One sure sign that fall is easing into winter is that political types are complaining about how long it takes to count ballots in Washington state.
This rant usually starts about three days after an election, when the results of most races have been known for two days but a few close contests hang in the balance. This year, the main target of the whining is a state Supreme Court race, which on Friday was still somewhat in doubt.
If only Washington could be sensible like Oregon, the argument goes, and require mailed ballots to be at elections offices by Election Day, as opposed to simply post-marked by Election Day.
Since when did Oregon become such a paragon of electoral virtue? But it wouldn’t really help to make that switch, at least not without more money…Read why inside the blog.
State Sen. Randi Becker, R-Eatonville, has proposed such a law for the last two years, and vowed to try again in 2011.
“Of course we want ballots to be counted correctly, but who wants a
repeat of 2004, especially with the potential for the eyes of our entire
nation to be focused on Washington, waiting for more than a week for
the ballots to finally be counted?” Becker said in a prepared statement
on Election Day. “If (those other bills) had become law, citizens would
have more certainty about learning who they have entrusted to help our
state and nation return to prosperity. We probably wouldn’t be subject
to all the national speculation I’m hearing about when the state’s
results will be final, and it would bolster public confidence in our
state’s election system.”
All due respect to Becker, but of the top 100 things that need fixing in
Washington, waiting a couple weeks to find out who wins a close
election has to rank about 433rd.
Sure, we count ballots for weeks, but most winners and losers are clear
on election night. The only people inconvenienced by the long counting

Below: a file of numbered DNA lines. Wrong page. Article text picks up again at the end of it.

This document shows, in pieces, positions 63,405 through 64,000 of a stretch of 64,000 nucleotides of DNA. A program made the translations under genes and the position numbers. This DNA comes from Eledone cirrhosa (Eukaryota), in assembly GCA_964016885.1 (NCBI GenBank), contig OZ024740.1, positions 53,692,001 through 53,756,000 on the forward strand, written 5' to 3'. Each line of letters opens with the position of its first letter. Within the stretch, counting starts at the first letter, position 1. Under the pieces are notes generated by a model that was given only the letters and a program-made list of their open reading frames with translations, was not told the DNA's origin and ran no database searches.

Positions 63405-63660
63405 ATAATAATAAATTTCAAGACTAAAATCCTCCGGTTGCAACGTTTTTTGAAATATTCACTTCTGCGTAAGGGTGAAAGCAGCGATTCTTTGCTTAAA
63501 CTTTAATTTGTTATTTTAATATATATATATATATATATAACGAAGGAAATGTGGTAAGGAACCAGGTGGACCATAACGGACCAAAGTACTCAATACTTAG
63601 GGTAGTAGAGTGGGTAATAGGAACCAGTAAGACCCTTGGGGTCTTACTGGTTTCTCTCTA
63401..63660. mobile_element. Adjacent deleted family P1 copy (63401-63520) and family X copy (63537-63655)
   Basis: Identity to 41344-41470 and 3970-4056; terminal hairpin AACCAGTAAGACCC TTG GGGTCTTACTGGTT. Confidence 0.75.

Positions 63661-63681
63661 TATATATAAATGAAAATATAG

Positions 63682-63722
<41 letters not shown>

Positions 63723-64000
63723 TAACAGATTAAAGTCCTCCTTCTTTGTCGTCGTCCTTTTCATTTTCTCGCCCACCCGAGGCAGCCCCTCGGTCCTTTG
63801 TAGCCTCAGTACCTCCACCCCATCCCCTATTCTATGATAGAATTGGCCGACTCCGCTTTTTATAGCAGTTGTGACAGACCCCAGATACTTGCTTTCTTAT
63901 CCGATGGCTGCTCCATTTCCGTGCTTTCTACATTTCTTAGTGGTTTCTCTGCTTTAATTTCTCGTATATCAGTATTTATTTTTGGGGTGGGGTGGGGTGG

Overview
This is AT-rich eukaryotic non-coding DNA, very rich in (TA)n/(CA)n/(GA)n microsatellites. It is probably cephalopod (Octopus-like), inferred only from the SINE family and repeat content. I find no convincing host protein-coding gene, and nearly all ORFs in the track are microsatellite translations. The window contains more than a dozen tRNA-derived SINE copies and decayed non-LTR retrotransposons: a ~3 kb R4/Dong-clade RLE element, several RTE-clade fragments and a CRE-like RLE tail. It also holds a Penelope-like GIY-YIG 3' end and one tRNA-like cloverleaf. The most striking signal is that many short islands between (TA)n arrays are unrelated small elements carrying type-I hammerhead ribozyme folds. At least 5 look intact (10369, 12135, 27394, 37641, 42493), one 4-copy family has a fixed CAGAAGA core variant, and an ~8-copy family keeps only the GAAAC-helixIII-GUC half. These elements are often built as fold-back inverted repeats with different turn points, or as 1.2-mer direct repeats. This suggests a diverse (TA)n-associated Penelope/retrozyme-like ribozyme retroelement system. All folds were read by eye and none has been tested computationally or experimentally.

period are candidates in close races. After subjecting the rest of us to
months of inane commercials and evasive answers to specific questions,
they don’t rate much sympathy.
Members of the general public aren’t so worried about who’s going to win
an election that they are unable to drag themselves out of bed to go to
work or Costco. Even if the winner of some race isn’t known for a
couple weeks, he or she doesn’t head to the courthouse, the statehouse
or the other Washington until January. Seems like plenty of time for
even the most anxious of us to know who’s going to “help our state and
nation return to prosperity.”
The loudest national speculation about when would Washington’s count be
finished came from cable news talking heads, who have to blather about
something as they seek to fill a 24-hour news hole. Anyone distressed by
that should change the channel.
And the fix being proposed – requiring all ballots to be at the county
elections office by Election Day – wouldn’t change much. It might only
shave a day off the counting process. Here’s why:
Most ballots are mailed and delivered in the same county, so it takes
only a day or two to reach the elections office. Requiring them to be
received by Election Day would mean the true procrastinators who now
mail on Tuesday could wait until Saturday or even Monday. We’d still
have drop-off boxes where ballots could be deposited up through Election
Day (at least, Oregon does).
In other words, some ballots that now arrive by mail on Tuesday would
arrive Monday, and the current mail run from Wednesday would arrive
Tuesday; but the final day’s hand-delivered walk-in votes would come in
at the same time. So what we had by Nov. 3 this year we would have had
instead by Nov. 2. In Spokane County, that was 99 percent of the ballots
received for this election.
Most of the remaining 1 percent of voters could be nudged into earlier
mailing, but a few hundred, the ballots sent to troops overseas, would
still need all the time they can get. Washington state accepts those
ballots until certification, and they can affect a truly close election
like the 2004 gubernatorial race. Anyone want to disenfranchise some of
the brave men and women fighting for our freedoms by rejecting their
ballots just because mail pickup is erratic in Helmand Province?
The main factor in stringing out the count is not when ballots arrive
but when they are processed – signatures checked, envelopes opened,
ballots run through scanners, and remade when voters don’t follow
instructions like using black or blue ink, or not making stray marks on
the ballots. Most counties are also slowed by the limited number of
pricey scanners available.
So we could hire more temporary election workers to process ballots, and
buy more scanners to use a couple times a year. All in favor of local
government spending more money so a couple politicians don’t have to
wait a few extra days to know if they won or lost, raise your hands.
When you put them down, reach around to for your wallet because it’d be
nice to put your money where your mouth is.